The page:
Peace

Just War

“Nothing is to be lost with peace; everything can be lost with war.”
Pope Pius XII

Background

“Catholics must work to avoid war and to promote peace. Nations should protect the dignity of the human person and the right to life by finding more effective ways to prevent conflicts, to resolve them by peaceful means, and to promote reconstruction and reconciliation in the wake of conflicts. Nations have a right and obligation to defend human life and the common good against terrorism, aggression, and similar threats. This duty demands effective responses to terror, moral assessment of and restraint in the means used, respect for ethical limits on the use of force, a focus on the roots of terror, and fair distribution of the burdens of responding to terror. The Church has raised fundamental moral concerns about preventive use of military force. Our Church honors the commitment and sacrifice of those who serve in our nation’s armed forces, and also recognizes the moral right to conscientious objection to war in general, a particular war, or a military procedure.”
Forming Consciences for Faithful Citizenship 2007, 67.

Action

Write to your legislators about the need for a peaceful resolution to conflict.

Resources

 

Africa

“Our faith teaches us about good and evil, free will and responsibility. Jesus’ life, teaching, death and resurrection show us the meaning of love and justice in a broken world. Sacred Scripture and traditional ethical principles define what it means to make peace. They provide moral guidance on how the world should respond justly to terrorism in order to reestablish peace and order.”
A Pastoral Message: Living With Faith and Hope After September 11

Background

We stand in solidarity with the Church and the peoples of Africa, to recognize and support their courageous commitment to peace, justice, and reconciliation. We encourage the Catholic community in the United States to contribute its diverse talents and gifts to the continent’s causes of justice, peace, and integral development. We call the U.S. government to demonstrate responsible leadership and increase its engagement in working with African nations in order to address their present challenges and future possibilities. As we do this, we are reminded of the words of the Holy Father: “Africa is not destined for death, but for life!”
A Call to Solidarity with Africa, 2001

Resources

 

Holy Land

“Our faith teaches us about good and evil, free will and responsibility. Jesus’ life, teaching, death and resurrection show us the meaning of love and justice in a broken world. Sacred Scripture and traditional ethical principles define what it means to make peace. They provide moral guidance on how the world should respond justly to terrorism in order to reestablish peace and order.”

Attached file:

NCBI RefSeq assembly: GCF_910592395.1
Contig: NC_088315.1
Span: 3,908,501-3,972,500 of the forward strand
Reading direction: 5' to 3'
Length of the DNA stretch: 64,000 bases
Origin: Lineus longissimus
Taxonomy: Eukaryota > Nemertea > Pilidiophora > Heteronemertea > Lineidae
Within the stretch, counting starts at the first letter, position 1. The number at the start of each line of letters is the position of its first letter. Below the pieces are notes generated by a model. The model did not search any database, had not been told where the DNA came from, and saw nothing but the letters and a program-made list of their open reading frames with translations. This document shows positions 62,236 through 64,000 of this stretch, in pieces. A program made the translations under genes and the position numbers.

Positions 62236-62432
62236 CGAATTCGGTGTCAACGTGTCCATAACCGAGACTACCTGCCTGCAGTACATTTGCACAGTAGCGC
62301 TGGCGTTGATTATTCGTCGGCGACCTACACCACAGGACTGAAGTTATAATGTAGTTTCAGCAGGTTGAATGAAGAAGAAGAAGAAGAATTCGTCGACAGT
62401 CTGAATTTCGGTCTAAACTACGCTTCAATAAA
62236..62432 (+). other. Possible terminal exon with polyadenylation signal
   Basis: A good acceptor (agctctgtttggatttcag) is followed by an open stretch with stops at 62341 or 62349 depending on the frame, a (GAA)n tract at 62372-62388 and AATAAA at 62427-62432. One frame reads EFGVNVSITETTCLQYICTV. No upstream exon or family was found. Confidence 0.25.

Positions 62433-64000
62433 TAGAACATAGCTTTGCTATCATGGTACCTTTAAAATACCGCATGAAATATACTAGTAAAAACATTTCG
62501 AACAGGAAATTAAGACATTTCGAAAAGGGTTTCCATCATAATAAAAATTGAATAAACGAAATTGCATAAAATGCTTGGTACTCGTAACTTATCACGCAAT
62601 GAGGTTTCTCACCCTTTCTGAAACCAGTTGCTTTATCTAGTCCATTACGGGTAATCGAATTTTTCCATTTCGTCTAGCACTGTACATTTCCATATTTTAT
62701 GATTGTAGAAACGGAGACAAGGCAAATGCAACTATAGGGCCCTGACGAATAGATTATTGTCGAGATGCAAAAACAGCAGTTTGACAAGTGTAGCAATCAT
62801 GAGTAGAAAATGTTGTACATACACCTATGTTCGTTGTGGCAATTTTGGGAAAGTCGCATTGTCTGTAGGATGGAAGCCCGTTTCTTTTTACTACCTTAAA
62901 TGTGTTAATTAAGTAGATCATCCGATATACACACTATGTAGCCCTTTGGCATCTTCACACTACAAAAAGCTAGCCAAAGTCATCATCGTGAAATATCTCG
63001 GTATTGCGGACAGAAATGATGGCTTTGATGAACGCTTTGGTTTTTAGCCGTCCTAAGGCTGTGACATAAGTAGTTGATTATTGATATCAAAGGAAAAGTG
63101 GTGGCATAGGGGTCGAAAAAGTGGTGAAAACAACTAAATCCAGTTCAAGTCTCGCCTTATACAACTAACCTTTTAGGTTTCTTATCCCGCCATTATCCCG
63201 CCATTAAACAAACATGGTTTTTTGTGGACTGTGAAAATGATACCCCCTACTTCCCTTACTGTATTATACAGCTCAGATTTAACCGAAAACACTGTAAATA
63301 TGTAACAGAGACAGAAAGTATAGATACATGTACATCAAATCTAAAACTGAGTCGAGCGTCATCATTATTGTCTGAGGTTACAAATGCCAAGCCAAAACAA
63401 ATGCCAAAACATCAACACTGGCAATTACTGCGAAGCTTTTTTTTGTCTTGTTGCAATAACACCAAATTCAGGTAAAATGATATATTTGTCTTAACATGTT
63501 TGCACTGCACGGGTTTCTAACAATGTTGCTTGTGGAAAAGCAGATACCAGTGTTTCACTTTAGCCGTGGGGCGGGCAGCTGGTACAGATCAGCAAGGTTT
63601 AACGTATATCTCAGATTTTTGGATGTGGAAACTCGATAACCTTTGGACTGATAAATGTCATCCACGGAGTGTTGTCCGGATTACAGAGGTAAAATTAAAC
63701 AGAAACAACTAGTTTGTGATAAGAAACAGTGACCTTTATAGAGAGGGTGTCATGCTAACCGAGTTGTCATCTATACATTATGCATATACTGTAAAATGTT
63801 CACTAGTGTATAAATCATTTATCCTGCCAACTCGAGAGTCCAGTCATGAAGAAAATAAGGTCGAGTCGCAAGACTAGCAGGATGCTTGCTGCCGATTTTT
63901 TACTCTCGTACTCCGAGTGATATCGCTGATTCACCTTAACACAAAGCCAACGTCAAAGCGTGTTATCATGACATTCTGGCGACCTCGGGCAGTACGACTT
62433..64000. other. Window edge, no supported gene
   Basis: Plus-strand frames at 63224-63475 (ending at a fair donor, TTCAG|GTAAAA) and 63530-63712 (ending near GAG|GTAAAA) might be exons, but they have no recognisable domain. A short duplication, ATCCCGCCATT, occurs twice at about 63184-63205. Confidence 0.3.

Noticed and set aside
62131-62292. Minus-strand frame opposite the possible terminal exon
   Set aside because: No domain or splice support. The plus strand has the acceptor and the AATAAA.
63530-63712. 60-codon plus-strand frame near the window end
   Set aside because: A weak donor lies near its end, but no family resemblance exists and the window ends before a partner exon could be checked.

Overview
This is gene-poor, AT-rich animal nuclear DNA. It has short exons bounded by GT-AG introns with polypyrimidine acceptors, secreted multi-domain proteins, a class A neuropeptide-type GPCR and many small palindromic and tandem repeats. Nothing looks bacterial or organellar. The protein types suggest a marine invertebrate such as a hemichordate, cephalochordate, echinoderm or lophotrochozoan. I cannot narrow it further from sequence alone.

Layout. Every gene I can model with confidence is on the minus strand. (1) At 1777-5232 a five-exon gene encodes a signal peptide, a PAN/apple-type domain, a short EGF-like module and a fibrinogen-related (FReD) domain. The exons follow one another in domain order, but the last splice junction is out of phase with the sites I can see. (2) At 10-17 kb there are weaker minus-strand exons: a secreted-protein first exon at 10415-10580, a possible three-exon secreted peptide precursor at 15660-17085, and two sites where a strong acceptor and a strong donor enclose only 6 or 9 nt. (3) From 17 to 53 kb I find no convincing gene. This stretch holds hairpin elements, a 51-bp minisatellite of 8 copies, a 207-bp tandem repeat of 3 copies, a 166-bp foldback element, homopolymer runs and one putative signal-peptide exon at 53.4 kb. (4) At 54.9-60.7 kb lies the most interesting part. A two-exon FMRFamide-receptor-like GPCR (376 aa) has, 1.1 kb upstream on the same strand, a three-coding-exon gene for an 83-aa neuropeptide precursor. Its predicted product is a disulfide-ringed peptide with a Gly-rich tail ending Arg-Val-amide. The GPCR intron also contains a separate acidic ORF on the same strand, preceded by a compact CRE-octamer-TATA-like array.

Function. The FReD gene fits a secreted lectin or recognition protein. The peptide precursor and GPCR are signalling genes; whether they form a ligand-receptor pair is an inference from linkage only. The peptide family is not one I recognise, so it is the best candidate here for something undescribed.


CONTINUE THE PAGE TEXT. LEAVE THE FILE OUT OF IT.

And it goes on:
A Pastoral Message: Living With Faith and Hope After September 11

Background

“At this time of crisis and danger, we must speak a word of hope. It is our conviction that the current crisis can also open up new opportunities for peace. Our shared faith in the One God gives us hope and reminds us that God is on the side of peace. Hatred will not have the final word. We are one human family, and people ultimately want the same things for their own families–peace, security, dignity, opportunity. The unique role of the United States in the region and in the world gives our nation a special responsibility to pursue peace. The United States must make peace in the Middle East an urgent priority. Achieving Arab-Israeli-Palestinian peace will have positive reverberations in the region and around the world. Our nation and the world will be much safer if peace takes hold in the Middle East.”
Arab-Israeli-Palestinian Peace: From Crisis to Hope: Jewish, Christian and Muslim Religious Leaders Call on the United States to Make Peace a Priority

Action
  • Write to your legislators about the need for a peaceful resolution to conflict.
  • Invite a CRS Global Fellow to speak at your parish
  • Support CRS’ work in Jerusalem, the West Bank, and Gaza
Resources

 

Repeated Social Teaching

Respect for and development of human life requires peace. Peace is not merely the absence of war, and it is not limited to maintaining a balance of powers between adversaries. Peace cannot be attained on earth without safeguarding the goods of persons, free communication among men, respect for the dignity of persons and peoples, and the assiduous practice of fraternity. Peace is “the tranquility of order.” Peace is the work of justice and the effect of charity… Those who renounce violence and bloodshed and, in order to safeguard human rights, make use of those means of defense available to the weakest, bear witness to evangelical charity, provided they do so without harming the rights and obligations of other men and societies. They bear legitimate witness to the gravity of the physical and moral risks of recourse to violence, with all its destruction and death. Catechism of the Catholic Church: 2304, 2306.